The following is a transcript of the interview with Democratic presidential candidate Beto O'Rourke that aired Sunday, June 30, 2019, on "Face the Nation."
MARGARET BRENNAN: Welcome back to FACE THE NATION. We are now joined by 2020 Democratic presidential candidate Beto O'Rourke who joins- joins us from El Paso. Congressman, we've had this breaking news overnight and I'm wondering if, as president, you would continue the diplomacy with Kim Jong Un, and would you accept North Korea as a contained nuclear threat if it refuses to give up its nuclear weapons?
BETO O'ROURKE: You know, I would continue diplomacy contingent on progress that keeps this country and our allies safe. Despite three years of almost bizarre foreign policy from this president, this country is no safer when it comes to North Korea. They have removed none of their nuclear weapons or their potential to deliver them to the United States. And, in fact, in contravention of the United Nations they have launched other missiles flouting the diplomacy that this president has attempted so far. So, we've added legitimacy to Kim Jong Un.
MARGARET BRENNAN: But it sounds like you're saying you would continue to talk to Kim Jong Un.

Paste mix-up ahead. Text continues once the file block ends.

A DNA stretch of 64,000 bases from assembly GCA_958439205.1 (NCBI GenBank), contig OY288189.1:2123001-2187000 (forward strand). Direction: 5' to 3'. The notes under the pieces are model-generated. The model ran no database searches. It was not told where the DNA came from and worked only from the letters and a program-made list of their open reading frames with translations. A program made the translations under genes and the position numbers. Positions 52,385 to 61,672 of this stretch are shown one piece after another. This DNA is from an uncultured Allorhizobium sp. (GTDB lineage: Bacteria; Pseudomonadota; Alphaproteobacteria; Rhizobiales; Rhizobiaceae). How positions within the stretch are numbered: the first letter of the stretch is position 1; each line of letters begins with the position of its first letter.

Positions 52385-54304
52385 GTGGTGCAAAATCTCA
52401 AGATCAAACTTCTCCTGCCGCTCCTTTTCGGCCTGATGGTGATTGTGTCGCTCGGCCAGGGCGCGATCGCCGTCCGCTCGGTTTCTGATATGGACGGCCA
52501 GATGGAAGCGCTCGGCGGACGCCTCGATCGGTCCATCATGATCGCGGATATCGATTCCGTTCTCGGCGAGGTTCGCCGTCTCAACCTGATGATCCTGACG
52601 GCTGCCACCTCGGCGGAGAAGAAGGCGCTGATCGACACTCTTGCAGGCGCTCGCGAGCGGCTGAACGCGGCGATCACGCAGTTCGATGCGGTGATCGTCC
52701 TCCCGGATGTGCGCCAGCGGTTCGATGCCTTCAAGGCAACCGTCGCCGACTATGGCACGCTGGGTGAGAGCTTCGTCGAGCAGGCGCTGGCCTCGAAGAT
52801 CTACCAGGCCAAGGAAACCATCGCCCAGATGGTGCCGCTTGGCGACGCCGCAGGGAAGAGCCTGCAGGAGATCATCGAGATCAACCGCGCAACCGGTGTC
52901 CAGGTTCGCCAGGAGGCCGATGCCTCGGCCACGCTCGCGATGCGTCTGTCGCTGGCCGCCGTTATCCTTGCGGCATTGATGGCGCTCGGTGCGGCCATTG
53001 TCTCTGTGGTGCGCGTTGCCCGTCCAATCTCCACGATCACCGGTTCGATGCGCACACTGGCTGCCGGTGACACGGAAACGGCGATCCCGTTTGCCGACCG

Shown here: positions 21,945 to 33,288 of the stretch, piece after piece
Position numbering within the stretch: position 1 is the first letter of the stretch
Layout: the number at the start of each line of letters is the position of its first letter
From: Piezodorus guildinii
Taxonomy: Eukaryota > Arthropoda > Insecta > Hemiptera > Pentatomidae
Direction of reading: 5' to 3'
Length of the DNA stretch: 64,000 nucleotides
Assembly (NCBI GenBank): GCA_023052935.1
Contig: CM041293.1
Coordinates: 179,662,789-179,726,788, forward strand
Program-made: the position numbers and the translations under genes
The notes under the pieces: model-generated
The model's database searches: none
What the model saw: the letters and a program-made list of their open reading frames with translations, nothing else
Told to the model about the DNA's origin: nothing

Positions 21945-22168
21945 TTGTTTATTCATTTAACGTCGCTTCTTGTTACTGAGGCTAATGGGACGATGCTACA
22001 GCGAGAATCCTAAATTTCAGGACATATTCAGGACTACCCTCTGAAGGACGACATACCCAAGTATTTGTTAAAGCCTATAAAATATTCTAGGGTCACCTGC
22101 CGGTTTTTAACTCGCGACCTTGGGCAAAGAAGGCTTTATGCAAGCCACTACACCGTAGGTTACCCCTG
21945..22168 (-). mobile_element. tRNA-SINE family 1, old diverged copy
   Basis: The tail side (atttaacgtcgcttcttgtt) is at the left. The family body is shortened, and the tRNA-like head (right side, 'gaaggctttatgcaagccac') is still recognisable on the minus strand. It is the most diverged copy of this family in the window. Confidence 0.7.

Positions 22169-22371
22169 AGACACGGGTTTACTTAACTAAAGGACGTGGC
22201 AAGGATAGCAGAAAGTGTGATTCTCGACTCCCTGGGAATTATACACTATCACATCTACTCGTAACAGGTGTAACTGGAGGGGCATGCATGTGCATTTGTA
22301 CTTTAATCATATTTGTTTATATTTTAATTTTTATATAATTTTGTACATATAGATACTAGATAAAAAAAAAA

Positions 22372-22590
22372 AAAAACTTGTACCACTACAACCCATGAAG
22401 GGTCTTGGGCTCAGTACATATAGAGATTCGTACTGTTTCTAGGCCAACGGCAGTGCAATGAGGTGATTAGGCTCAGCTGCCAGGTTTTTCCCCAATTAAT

O'ROURKE: I want to make sure that we pursue diplomatic, peaceful, nonviolent negotiations to resolve the challenges that we face on the Korean Peninsula--
MARGARET BRENNAN: Okay.
O'ROURKE: --and to ensure that we denuclearize that area.
MARGARET BRENNAN: I- We know from your team that you plan to go to Mexico today. What is the purpose of that visit?
O'ROURKE: Me going over to Ciudad Juarez today, our- our sister city across the border from El Paso, to meet with asylum seekers who have traveled hundreds, in some cases thousands, of miles fleeing the deadliest countries on the face of the planet coming to this country trying to follow our asylum laws and through a program that effectively shuts them out of this country and our laws are forced to stay in Ciudad Juarez, where they are prey to criminal organizations, where they are penniless and where they are suffering and where too many feel like they are forced to try to cross in between our ports of entry. As we saw earlier this week, a picture of Oscar and Valeria, who died trying to do that from what the Matamoros to Brownsville. This inhumane policy is causing suffering and death, and I want to call attention to what we are doing. So going to Ciudad Juarez, Mexico, and meeting with these asylum seekers is a great way for the American public to know what is being done in our name right now.
MARGARET BRENNAN: So do you believe that asylum seekers should be able to apply for asylum from other countries or from Mexico?